How does your leader grow?
If you ask any of the stakeholders in education, from governors to children and parents, what heads actually do, the answer is rarely that they lead.
Few would probably even see a distinction between leadership and management.
In one respect, Peter Wilby (TES, October 17) discussing the leadership management divide was right - leadership cannot be taught. But effective heads are constantly learning how to lead. His conclusion, therefore, that we do not need a National College for School Leadership is profoundly wrong. If, as Peter Wilby believes, leadership grows from experience, we could simply allow periods of time to enable heads to develop their skills, like gardeners waiting for trees to bear fruit.
Where does that leave today's children? The distinction between leadership and management is illuminating. Leadership is about establishing direction, offering opportunities, taking risks, creating a climate, setting expectations and finding connections. School leaders bring out the best in all their staff, developing organisations in which all adults, including themselves, are learners. They reach out to communities, to other schools and organisations and they constantly re-invent themselves.
In newspaper terms, management is the production of a similar quality product each week. Leadership demands the originality and creativity to invent new formats and designs, and the willingness to respond to new technology, to interpret the modern world and control change.
Interestingly, parents, governors and children probably would prefer good management to inspired leadership, and yet, as the newspaper parallel suggests, leadership is necessary for survival in a changing world.
Even management is more complex than the simplistic descriptions offered.
In many schools - and certainly those engaged in NCSL projects - managers are debating with teachers and children about learning, values, and classroom research. They are working with colleagues in other schools as part of networked learning communities, an inspired project both led and managed by the national college.
In the past, headteachers had varied styles; there was no consistency. They were academics, scholars and teachers. If in doubt, remember the head's room was always referred to as his or her study. The term office is a product of modern local management.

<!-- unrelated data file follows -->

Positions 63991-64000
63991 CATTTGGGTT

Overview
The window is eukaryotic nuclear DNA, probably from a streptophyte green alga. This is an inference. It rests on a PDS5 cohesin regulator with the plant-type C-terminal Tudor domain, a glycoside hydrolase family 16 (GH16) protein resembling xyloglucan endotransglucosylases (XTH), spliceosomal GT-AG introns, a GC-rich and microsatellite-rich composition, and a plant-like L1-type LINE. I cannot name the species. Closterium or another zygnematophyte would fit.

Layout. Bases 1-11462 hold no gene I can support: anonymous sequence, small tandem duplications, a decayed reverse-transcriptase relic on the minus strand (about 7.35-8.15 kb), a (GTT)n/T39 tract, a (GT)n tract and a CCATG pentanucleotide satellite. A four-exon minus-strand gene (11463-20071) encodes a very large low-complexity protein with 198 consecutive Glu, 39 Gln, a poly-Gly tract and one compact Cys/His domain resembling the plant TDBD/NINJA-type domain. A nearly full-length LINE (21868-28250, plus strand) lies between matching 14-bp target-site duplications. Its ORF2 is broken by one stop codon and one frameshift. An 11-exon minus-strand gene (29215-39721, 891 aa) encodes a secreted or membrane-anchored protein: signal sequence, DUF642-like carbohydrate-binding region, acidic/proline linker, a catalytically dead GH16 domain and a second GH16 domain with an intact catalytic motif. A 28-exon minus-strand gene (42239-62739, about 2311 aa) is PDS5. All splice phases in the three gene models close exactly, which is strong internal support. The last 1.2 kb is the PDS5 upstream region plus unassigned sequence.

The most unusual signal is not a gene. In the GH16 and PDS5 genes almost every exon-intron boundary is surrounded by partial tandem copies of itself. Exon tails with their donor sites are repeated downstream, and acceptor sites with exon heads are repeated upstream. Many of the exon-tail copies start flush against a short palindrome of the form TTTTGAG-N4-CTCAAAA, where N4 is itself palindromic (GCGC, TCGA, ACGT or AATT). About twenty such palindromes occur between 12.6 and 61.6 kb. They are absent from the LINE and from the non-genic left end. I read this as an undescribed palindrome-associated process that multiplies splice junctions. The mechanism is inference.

At its best, the NCSL nurtures the risk-takers, the collaborators, those who wish to extend the boundaries of their own professional knowledge. The college offers case studies and opportunities for evidence-based research.
It allows us to engage in debate about leadership.
Many heads acknowledge the inspiration from their connection with the college. Did I say "connection"? The TES mocked the term when used by Heather du Quesnay, chief executive, recently in suggesting that heads were now beginning to "connect with us". Perhaps "link with" or "become involved with" would have been more colloquial, but why use two or three words when one will do? The language of leadership is, like the college itself, in its infancy, but Heather du Quesnay was in good company. In 1910 EM Forster used the phrase "only connect the prose and the passion" in the novel Howards End, powerfully to suggest avoiding the fragmentation of society.
The connection of school leaders suggests a new form of collaboration and shared insights. We can sit in offices and wait for staff to share their problems with us or we can connect with the national college and grow more quickly as leaders.
We can learn about leadership from those who are creating aspirational schools, placing moral purpose, inclusion and entitlement at the heart of their work, and finding new ways of educating the whole workforce, not simply the pupils.
You can mock phrases out of context but I will stay connected.
Ray Tarleton is principal of South Dartmoor community college and national co-ordinator of the NCSL Leadership Network